As to the Barbican Arts Centre, it came later. There had always been vague plans to include some kind of amateur drama space, and a drama school (there are various schools and other community centres included in the site). But, bigger being better, the present large scale concert hall and theatre complex was envisaged. It is said that someone told the City councilmen that this was the best way to ‘make a profit’ from the arts. Spoke their language, eh? The arts centre was discussed and approved (eventually) in 1969-1972; it was built between 1972 – 1984. It is all located underground and has a rather complex layout with multiple entrances, leading to a confusing sort of experience. One reason for the confusion was that the architects always planned that people would approach the centre via the highwalks (they seem to have been rather starry-eyed about getting pedestrians up and off the nasty streets below). But few took them up on that, and people kept trying to approach the building via the familiar streets, which often meant emerging through car park entrances and delivery bays. Internally, the various spaces were rather hard to access, because the architects left an enormous atrium space through the centre of the building, to bring natural light right down to the lower levels. Sadly this made it difficult for the people to reach the lower levels. And you can imagine all that pick-axed grey concrete... Not good.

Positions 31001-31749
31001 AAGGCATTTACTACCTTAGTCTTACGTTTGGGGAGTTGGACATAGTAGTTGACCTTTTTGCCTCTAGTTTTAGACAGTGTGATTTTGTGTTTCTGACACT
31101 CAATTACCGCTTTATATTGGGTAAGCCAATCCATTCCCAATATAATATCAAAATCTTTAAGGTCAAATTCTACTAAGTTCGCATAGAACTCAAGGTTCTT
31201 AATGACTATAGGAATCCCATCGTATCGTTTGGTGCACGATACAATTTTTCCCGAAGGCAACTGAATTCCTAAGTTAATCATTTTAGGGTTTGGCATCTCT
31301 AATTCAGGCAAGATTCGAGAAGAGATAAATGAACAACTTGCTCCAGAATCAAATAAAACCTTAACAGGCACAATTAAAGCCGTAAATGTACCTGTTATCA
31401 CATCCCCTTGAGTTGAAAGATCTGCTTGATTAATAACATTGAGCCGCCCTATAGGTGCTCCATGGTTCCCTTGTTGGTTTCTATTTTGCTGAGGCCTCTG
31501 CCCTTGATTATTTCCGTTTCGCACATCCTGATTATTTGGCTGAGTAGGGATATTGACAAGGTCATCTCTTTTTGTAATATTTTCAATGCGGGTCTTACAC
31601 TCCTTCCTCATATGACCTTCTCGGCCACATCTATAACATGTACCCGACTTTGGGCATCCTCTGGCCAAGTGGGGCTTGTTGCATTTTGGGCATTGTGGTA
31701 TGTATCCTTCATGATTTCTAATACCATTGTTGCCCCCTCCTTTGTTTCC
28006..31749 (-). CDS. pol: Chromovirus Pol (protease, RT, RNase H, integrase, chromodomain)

Great signage! How could you get lost now?
I am pleased to report that these problems have been fixed! There was a rather unsuccessful internal refurbishment in the early 1990s, which saw everything ‘brightened up’ with some twee swirly-patterned carpet and pointillist wallpaper, and some silly statues (think large gilt renditions of the muses – I saw a remnant in a back corridor, and it was awful). But in 2005-6 architects Allford Hall Monaghan Morris oversaw a major refurbishment which has been adjudged very successful. They won a British architecture award for the job in 2007. They built a ‘link bridge’ right through the centre of the building, making it much easier and more intuitive to walk from one side of the centre to the other, and to access the main halls. They opened out a public entrance on Silk Street (conceding defeat in the matter of the highwalks approaches – though you can still use them if you want). They also removed the twee colour scheme and introduced the highly recognizable ‘Barbican orange’ as a ‘corporate colour’ (also known as a trade mark, folks). Splashed of this vibrant orange appears with white panels alongside the grey concrete, enlivening it enormously. The colour is also used in really, really clear signage everywhere – keeping things simple. Think: ‘hall’, ‘theatre’, ‘tickets’, ‘bar’. I think we’re all going to be alright now.